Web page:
Between Hyper1 & Carrefour, I would recommend Carrefour for cold meats (cheaper) & unpacked spices in barrels -which you decide how much you want(labelled in English) For everything else Hyper1 is a better bet.

I've heard that the CityStars Mall in Nasr City has a Grocery store too in a Khan El Khalili Section, but I haven't really checked it out. So I can't comment. The Virgin store, located here is excellent for music & books & the Food Court is humongous. But I digress. Longer post on that sometime.

The local markets are always good for fruits & vegetables. Whatever I've seen of them, they look fresher than the stuff inside the supermarkets. I'm not yet too comfortable haggling in Arabic, so I've not attempted them yet. Although I have been told by locals, that they sell at a fixed price & there's no need to bargain. But given that I have no clue what the fixed rate should be, I'm still apprehensive. Maybe in the next couple of weeks.

You can buy lovely spices at the Khan El Khalili for much lower rate than at the above mentioned locations. But be ready to bargain. Most of these guys can speak enough English to bargain with them because of the sheer number of tourists that visit the market.

Your neighbourhood grocer will have a lot of the stuff that you may suddenly run out of, but I feel that the guy next to my house is overcharging me. Its easier to walk up to Metro Markets where prices are fixed & marked. At least there I know that I'm being overcharged the same as the other customers. LOL ! Your bowab or his wife will just as easily pick up the stuff for you from the grocer for a small tip (50p to 2LE depending on how much stuff he has to carry up)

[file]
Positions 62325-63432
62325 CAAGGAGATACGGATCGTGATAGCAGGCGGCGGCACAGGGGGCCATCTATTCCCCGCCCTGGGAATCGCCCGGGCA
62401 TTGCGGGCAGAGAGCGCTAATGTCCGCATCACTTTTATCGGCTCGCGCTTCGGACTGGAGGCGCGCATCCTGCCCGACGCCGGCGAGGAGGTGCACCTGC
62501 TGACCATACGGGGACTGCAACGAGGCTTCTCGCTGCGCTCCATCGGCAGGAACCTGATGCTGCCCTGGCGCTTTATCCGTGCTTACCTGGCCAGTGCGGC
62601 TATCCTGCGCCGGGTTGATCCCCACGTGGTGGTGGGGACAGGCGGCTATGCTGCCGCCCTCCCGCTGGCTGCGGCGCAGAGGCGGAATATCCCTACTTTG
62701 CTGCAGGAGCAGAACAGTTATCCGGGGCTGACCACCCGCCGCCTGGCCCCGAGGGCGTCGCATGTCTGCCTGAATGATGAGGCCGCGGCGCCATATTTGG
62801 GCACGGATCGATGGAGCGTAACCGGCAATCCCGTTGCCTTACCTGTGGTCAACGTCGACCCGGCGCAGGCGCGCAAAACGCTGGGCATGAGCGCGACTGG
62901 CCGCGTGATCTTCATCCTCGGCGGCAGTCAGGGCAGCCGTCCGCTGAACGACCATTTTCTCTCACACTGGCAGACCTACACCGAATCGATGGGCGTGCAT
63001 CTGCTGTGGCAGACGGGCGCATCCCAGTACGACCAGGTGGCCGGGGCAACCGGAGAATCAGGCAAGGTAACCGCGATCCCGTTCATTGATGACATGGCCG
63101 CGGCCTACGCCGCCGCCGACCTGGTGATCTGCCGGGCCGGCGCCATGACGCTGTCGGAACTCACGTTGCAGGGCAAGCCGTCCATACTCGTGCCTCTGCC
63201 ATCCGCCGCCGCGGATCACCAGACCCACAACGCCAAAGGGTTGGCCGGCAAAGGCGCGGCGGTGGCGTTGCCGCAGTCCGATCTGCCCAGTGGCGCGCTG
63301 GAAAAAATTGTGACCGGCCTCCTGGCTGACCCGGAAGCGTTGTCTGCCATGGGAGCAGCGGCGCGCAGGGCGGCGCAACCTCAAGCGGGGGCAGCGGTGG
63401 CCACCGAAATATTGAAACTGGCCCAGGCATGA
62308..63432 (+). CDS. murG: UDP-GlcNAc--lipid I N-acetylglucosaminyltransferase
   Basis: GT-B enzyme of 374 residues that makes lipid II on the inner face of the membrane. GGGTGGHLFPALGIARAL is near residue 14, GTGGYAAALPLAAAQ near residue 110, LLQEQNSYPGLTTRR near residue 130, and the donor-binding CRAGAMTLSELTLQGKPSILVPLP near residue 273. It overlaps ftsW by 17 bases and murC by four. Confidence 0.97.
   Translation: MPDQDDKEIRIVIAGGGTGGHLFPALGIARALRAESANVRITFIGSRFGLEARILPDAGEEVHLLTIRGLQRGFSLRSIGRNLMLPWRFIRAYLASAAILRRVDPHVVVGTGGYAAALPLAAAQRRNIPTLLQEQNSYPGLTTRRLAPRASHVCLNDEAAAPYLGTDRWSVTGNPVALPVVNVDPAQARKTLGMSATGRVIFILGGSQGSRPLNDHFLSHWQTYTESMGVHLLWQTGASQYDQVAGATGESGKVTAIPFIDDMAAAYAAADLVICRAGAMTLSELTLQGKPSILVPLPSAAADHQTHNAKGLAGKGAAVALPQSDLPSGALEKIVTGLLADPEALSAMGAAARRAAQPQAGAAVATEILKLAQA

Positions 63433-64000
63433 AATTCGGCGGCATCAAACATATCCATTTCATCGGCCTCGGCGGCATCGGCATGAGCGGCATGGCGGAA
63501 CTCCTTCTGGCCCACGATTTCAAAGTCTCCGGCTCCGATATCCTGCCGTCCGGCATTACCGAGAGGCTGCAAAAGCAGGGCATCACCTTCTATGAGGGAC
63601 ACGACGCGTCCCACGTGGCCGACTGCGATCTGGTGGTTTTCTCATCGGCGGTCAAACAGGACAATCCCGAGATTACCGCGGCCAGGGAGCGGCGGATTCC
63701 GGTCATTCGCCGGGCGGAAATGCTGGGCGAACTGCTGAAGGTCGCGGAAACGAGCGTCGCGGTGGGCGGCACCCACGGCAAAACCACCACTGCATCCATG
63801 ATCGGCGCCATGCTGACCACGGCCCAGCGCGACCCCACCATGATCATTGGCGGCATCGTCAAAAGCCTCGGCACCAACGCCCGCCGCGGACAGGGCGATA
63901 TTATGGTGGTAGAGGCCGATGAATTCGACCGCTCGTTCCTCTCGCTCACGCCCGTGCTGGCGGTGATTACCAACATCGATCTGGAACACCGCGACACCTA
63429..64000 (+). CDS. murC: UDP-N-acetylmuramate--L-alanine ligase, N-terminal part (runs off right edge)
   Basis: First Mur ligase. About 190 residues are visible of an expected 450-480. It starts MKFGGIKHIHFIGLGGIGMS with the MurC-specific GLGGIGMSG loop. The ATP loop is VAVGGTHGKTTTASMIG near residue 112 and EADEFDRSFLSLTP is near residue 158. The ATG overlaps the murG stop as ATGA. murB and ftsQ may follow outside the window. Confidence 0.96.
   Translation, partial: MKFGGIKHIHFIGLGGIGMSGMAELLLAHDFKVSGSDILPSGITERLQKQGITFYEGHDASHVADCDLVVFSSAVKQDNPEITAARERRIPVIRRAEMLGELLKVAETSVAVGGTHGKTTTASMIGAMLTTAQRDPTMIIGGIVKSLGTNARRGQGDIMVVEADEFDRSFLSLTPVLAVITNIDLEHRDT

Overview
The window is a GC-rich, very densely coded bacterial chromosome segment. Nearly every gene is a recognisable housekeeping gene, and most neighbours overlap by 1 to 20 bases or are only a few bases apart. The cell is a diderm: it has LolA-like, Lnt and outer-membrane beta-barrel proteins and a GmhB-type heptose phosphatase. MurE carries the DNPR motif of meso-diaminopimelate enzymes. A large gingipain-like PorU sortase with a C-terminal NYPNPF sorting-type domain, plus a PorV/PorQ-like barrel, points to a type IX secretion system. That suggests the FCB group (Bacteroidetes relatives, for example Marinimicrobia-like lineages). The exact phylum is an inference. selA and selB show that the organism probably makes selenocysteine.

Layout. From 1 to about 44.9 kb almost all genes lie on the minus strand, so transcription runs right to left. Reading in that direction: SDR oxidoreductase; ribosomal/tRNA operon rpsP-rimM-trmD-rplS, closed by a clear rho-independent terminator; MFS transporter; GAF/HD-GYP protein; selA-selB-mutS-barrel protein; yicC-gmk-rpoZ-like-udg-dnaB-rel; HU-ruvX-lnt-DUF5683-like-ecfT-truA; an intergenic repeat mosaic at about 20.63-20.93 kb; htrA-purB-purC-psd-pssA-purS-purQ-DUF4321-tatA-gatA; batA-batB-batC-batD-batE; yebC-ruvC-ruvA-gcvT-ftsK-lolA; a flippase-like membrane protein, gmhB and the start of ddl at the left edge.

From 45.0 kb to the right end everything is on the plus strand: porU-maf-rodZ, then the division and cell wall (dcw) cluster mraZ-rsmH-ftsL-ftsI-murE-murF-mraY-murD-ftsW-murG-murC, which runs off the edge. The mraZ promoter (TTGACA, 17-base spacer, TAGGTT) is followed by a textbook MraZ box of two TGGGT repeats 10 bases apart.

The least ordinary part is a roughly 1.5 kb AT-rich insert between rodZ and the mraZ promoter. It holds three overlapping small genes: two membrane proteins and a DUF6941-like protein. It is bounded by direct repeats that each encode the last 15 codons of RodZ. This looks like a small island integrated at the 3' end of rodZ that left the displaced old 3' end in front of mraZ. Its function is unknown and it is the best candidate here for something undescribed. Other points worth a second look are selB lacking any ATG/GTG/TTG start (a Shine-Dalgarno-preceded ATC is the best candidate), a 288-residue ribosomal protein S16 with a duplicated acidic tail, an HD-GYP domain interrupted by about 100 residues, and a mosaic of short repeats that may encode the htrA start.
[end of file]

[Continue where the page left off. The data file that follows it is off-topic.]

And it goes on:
Anything else you would like to add or would like me to answer ? Just drop me a comment. I'll be posting again in detail on what things are available & not available in Cairo.

Edit Add (29 Nov 06) : Spinneys at City Stars mall is similar to Hyper1 & Carrefour but I found its meat section cleaner & the general overall ambience was much better. But I was just window shopping, so I can't really comment on the prices vis a vis the others. Whatever little I saw, they were comparable & they have a better section of clothes here.

Sunday, November 26, 2006

Indian Embassy in Cairo & ECNR

Visited the Indian Embassy in Cairo today (its near Metro Cinema in the Downtown area) We had to get husbands passport back.

For those who did not know the story, husband had applied for his renewed passport in a hurry in Delhi. At that time he was travelling to Malaysia in a hurry & did not need the ECNR stamped on the passport. He did not realise that it hadn't been stamped at all till he had already left Delhi.